With the invasion of European and other international models on Indian runways, it’s getting tougher for Indian models to get jobs in their own country!
The past couple of years have seen international ramp models flood fashion shows. Indian models are crying foul that Indian designers as well as fashion show organizers are choosing international models over them because they seem to be obsessed with “pale skin”.
Russians, Brazilians and European models are cashing in on India’s fashion boom but at the cost of some of India’s top models losing out. Indian models are livid about losing projects and shows in their own country and being paid a fraction of the fees of their European rivals.
Model Dipannita Sharma
Leading model and actress Dipannita Sharma said she believed the Indian fashion industry was in denial and that it would take many years for the prejudice to fade. “It’s not just the fashion industry, India per se is obsessed with white skin. We will take another hundred years to completely get over it. The industry doesn’t openly agree that preferring foreign models over Indian models just for the skin tone is racism. It has some kind of fairness obsession. One could have understood, if it was about getting supermodels of international fame or to work in India but that’s not happening, it’s just they want fairer skin on the Indian ramps.”
Pranab Awasti of Delhi’s Glitz Modelling agency, said “Indians in general have that inferiority complex, we have had a hangover about fair skin, since the British left India. The idea of fairness is an Indian concept and it needs to change. It is an inherent thing in Indians to see white as beautiful and black as ugly … we have this concept in our minds that only fair-skinned people can be models,” he said.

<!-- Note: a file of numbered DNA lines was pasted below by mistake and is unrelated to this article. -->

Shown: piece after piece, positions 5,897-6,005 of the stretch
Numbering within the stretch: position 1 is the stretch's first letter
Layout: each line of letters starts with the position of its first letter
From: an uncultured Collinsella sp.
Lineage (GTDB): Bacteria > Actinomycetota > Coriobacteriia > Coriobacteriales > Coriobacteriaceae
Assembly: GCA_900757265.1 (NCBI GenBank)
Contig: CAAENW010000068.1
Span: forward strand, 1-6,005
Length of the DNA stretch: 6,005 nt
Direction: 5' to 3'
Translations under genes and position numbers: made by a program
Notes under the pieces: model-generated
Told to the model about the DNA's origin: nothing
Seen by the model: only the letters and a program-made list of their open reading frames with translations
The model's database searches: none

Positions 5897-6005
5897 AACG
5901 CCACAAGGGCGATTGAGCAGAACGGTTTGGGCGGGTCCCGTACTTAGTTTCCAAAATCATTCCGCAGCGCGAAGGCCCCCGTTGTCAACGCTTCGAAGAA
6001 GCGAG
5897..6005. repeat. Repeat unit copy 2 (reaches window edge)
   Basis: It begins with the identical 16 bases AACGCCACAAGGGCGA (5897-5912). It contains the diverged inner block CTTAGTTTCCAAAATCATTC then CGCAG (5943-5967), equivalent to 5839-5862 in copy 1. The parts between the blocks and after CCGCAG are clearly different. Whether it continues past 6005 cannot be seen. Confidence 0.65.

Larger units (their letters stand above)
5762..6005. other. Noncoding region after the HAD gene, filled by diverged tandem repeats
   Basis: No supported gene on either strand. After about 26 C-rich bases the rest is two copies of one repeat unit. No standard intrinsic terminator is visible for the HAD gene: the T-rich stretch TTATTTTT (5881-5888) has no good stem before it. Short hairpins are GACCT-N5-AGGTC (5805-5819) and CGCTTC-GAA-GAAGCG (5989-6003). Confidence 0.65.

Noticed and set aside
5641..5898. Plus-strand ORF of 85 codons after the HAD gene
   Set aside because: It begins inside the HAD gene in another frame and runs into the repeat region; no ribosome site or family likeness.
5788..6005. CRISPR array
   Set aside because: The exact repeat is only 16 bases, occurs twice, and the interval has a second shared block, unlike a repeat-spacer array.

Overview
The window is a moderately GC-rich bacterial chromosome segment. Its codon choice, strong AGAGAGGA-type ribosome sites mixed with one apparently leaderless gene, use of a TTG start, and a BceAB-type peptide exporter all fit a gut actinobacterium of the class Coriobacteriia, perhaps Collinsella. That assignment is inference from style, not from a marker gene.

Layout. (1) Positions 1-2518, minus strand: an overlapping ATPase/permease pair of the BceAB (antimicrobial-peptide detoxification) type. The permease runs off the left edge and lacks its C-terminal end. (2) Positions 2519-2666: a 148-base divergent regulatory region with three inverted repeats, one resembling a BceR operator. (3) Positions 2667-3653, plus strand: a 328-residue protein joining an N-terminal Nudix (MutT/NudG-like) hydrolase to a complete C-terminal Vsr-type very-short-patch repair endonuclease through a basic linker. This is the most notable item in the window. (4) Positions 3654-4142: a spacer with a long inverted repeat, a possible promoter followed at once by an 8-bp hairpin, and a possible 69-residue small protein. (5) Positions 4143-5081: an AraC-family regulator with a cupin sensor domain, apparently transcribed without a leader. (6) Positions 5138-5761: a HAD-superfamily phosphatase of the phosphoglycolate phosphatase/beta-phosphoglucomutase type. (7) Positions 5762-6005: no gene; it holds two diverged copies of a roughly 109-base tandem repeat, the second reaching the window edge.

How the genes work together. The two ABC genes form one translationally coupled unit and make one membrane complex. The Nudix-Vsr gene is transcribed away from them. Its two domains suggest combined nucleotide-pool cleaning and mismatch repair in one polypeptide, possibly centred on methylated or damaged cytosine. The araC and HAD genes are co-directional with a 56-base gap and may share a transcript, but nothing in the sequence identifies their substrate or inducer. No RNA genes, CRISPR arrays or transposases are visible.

Model Carol Gracias
Indian supermodel Carol Gracias said the most successful Indian models were paid between £500 and £600 per show, a tiny fraction of the rates paid to their western counterparts, while lucrative Indian television commercial jobs mostly went to western models.
“You never see a dark-skinned girl on TV ads and that’s where the lucrative work is. Everyone uses fair-skinned girls, people use skin-lighteners like ‘Fair and Lovely’. I don’t – maybe I would have been fair and lovely by now,” she said.
News source: Telegraph.co.uk